So I have been building my training steadily since March. It has reached the point where I can tolerate 9 sessions a week without getting sick, 3 swims, 3 rides and 3 runs.
It looks something like this on a typical week:
- 6AM Swim 2km
- lunch 8.4 km run
- 7am 40 min ride on spin bike in gym holding heart rate between 140-150
Wed - 6AM Swim 2km - lunch 8.4 km run or 6-8 kms high intensity intervals on treadmill Thurs - 40 mins high intensity intervals on spin bike in gym, 2 mins on 1 min off Fri
- 6am swim 2km plus a little bit if I have time
- 6:30am 24km hill run or 7:30am 11km intense hill run
- 100km hill ride or 120km Beach rd ride
Now that Ironman is 121 days away, I have to work out how to take things to the next level without adding too much training time.
I need more swimming pace, might have to do some stroke correction and maybe some squads.
I need to do more riding at a steady effort on flatter roads.
I need to run off long rides to get used to the feeling of running on tired legs.
All this training has transformed me physically. I have only a few kgs but have dropped my body fat percentage drastically.
So things aren't going to bad, just have to work out how to step up a level.
The high from running a good marathon is dangerous.
It makes you do stupid things.
Very stupid things.
Things like sign-up for Ironman Melbourne 2014.
Those not familiar with Ironman, it is a single day triathlon comprised of a 3.8km swim, 180km ride and a 42km run (a marathon). It's a big step up with the longest I triathlon I have done being the Olympic distance of 1500 metre swim, 40km ride and 10km run. That said I have done the run and ride distances as stand alone events, it is only the swim and putting them all together on the same day that will be new.
So the next few months will be spent building a cycle base, working on run speed and avoiding swimming. I finish my Masters in June/July at which time I will start a more structured training program in all 3 disciplines. It's hard to get up at 5am when you have been studying to midnight.
Once into my structured program I will probably be doing 9 sessions a week, minimum 10-12 hours in total and building up to a peak of somewhere around 16 hours for a few weeks. This isn't a lot by Ironman standards so I will have to focus on getting the most out of each session. Learning nutrition will also be an important part of training. Finding out what food I can tolerated when under extreme stress and how many calories I can consume per hour.
It's a huge challenge, but I have learnt that if you manage your nutrition and get your pacing right the very hard becomes manageable. The pacing is the really tough one and the only way to learn it is through lots of good strong training and then not getting carried away on race day.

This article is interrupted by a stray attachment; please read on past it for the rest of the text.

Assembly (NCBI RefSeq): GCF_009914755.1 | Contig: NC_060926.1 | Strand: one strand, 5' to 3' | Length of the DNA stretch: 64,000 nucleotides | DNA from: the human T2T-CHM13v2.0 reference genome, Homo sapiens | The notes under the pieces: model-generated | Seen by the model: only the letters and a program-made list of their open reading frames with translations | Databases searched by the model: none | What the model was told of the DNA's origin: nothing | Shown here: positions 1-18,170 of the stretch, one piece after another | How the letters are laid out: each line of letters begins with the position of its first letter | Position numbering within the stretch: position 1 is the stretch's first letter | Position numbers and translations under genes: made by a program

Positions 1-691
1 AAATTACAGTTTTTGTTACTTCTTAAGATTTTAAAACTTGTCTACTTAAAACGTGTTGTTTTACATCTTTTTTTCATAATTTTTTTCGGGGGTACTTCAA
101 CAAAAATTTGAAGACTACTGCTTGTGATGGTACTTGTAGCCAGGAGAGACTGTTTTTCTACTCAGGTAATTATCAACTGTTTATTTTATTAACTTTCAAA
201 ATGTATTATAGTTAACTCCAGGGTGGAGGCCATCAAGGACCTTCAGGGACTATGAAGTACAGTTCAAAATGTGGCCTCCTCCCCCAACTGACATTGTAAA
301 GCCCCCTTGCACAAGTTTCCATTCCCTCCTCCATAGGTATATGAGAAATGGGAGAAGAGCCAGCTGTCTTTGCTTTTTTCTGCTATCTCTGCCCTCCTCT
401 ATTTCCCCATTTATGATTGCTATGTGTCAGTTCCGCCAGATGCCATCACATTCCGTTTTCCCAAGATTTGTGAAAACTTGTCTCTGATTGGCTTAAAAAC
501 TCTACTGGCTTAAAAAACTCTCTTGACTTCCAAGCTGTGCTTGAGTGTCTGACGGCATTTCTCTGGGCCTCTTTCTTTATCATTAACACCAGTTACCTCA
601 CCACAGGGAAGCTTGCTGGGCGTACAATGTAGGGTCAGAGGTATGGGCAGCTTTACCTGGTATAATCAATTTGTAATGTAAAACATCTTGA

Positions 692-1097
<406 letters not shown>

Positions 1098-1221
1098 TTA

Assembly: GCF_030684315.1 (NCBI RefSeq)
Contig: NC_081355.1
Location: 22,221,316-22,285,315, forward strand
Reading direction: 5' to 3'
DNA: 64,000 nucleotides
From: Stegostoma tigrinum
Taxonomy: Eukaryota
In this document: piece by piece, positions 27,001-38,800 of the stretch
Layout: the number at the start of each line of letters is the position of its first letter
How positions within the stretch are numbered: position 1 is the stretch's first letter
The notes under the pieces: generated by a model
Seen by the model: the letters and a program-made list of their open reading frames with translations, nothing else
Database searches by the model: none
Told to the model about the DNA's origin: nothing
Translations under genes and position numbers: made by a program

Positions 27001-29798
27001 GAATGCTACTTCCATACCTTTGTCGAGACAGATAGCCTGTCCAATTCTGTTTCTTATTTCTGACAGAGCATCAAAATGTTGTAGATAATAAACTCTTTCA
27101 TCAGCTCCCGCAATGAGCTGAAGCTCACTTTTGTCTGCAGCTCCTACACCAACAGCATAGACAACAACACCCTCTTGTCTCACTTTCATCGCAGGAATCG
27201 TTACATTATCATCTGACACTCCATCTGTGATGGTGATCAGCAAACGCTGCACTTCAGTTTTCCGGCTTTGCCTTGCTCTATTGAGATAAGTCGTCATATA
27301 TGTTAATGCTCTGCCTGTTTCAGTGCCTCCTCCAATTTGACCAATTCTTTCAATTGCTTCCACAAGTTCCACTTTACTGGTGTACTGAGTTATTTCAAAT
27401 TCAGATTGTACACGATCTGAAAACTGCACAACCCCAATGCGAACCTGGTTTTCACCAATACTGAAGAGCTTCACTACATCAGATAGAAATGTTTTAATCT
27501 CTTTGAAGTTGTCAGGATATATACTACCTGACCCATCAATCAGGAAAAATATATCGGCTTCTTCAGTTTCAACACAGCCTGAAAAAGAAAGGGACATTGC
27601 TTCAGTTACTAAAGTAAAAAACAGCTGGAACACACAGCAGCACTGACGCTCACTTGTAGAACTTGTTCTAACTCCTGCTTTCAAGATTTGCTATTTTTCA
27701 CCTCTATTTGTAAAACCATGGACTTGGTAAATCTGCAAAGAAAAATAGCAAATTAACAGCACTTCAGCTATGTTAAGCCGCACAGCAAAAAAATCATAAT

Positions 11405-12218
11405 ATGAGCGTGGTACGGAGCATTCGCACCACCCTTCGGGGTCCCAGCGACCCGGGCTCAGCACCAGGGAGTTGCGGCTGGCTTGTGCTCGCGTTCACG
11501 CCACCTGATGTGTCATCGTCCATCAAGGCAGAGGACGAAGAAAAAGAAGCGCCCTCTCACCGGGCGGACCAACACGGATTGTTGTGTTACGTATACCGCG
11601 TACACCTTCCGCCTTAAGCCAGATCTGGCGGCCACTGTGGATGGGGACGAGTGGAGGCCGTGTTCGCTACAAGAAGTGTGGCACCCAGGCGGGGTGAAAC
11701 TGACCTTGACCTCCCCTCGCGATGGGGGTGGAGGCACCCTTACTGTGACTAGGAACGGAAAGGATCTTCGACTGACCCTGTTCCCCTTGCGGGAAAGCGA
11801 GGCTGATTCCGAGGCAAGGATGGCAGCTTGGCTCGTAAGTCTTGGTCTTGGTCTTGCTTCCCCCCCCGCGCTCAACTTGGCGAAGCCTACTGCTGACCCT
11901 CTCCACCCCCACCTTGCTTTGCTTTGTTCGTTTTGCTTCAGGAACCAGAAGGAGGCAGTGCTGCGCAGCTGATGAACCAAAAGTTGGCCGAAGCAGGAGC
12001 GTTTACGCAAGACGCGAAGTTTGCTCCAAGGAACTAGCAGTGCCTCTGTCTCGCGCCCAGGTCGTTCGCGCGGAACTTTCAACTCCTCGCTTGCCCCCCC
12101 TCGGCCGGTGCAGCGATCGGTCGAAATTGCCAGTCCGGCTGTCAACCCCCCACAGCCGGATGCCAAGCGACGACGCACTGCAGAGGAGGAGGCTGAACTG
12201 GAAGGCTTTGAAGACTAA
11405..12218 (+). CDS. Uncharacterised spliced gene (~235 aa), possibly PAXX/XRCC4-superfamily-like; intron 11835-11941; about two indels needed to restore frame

Having a goal is good for motivation and my weight has been steadily decreasing all year. Most of all I am loving getting out on my bike on a Sunday morning and spending a few hours enjoying the hills of Melbourne's North Eastern green wedge.
So I ran my first marathon back in 2006 with a finish time of 3:47. That beat my target of 4 hours, it also beat Toadie from Neighbours and I was pretty happy with it.
But not as happy as I would be if I beat 3:30 and so a goal was set.
I was on track of about a 3:33 in 2007 until I cramped so violently at the 38km mark that my first thought was I had torn my hamstring from the bone. It was a battle to finish that one in 3:42, but at least it was still a personal best.
There was quite a break before I ran my one in 2010, I was coming back from a bad planter fascia tear which had seen me gain a heap of weight. Overweight and underdone I battled through for a 3:47 which was OK all things considered, but Toadie from Neighbours did beat me (not my PB though).
Then there was 2012. I had spent the 2011/12 summer training and racing in a few triathlons. My training regime had reached as much as 8 sessions a week with lots of short distance speed work in it. I was running 5kms at close to 4 min/km pace and feeling pretty good about it.
Once the triathlon season wound up, I kept the speed work in, cut a couple of sessions and started focusing on my diet. Weight came down to about 88-90kgs (from a peak in 2010 of about 114kgs) and I started building my long run. The running continued to a peak of about 70kms a week (~32km long run) with 3 weights sessions per week. While I had a calf strain followed by severe calf tightening, I didn't suffer any of the sickness that kept me out of the 2011 marathon.
The 2012 Melbourne Marathon was held last Sunday and it went well for me. I stuck with the 3:30 pacer Ruth until about the 38km mark, then took off by myself to finish in 3:25.
Ever so slight negative split and the best I have ever felt in a marathon (disclaimer: the last 3-4kms still hurt A LOT).